Muslim astronomy extends Indonesia's Ramadan fasting

People queue to enter a train station in Jakarta on August 25, 2011. Millions of Indonesian Muslims are heading home to their villages to celebrate the Eid al-Fitr holidays with relatives.</p>

People queue to enter a train station in Jakarta on August 25, 2011. Millions of Indonesian Muslims are heading home to their villages to celebrate the Eid al-Fitr holidays with relatives.

In Indonesia, many a glorious dinner spread is going cold tonight.

Religious leaders in the world's most populous Muslim nation have announced that Ramadan, a month of fasting and introspection, will go on a day longer than previously thought, Reuters reports.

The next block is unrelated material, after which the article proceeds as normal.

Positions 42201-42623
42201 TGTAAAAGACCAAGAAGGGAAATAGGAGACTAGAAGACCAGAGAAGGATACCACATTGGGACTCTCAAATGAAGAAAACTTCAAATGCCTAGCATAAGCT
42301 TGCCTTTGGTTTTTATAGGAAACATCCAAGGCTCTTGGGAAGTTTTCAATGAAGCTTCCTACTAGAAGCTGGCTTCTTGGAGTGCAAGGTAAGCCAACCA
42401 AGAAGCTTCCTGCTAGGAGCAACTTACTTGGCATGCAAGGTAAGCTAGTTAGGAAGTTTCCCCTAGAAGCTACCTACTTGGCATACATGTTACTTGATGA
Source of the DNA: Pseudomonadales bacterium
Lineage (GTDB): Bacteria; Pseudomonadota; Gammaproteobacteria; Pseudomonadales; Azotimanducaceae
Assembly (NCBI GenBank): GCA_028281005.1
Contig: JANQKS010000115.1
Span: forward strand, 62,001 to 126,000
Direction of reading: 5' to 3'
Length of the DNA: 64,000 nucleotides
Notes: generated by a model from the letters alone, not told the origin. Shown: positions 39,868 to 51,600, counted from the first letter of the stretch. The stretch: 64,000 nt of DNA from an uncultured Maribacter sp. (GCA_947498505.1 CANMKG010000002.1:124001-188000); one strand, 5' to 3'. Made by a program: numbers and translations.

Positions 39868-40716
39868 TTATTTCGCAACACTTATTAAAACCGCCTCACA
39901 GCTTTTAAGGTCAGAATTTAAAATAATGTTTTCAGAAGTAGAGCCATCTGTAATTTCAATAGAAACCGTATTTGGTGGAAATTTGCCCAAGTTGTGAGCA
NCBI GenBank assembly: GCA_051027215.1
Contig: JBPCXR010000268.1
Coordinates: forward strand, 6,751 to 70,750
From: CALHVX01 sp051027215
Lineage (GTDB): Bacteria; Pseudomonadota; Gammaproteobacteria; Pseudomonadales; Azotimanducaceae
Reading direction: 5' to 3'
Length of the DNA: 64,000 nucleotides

The moon, according to Islamic astronomers, is too low in the sky. And the post-Ramadan feast doesn't end until the moon becomes visible.

This spiritual bummer nearly stopped the Eid al-Fitr feast in Saudi Arabia and the UAE, but a moon sighting committee deigned that a sliver of the moon could be seen. Muslims worldwide often take their cues from Saudi Arabia, the land of Mecca.

But the faithful in Indonesia, at least those heeding their government, will have to delay their feasts until dusk on Wednesday, when the moon is expected to sit high enough in the sky to start the party.

"The market has already shut, so for me to be able to cook a new dish...we might as well eat instant noodles for Eid al-Fitr," a Muslim Indonesian woman told Reuters.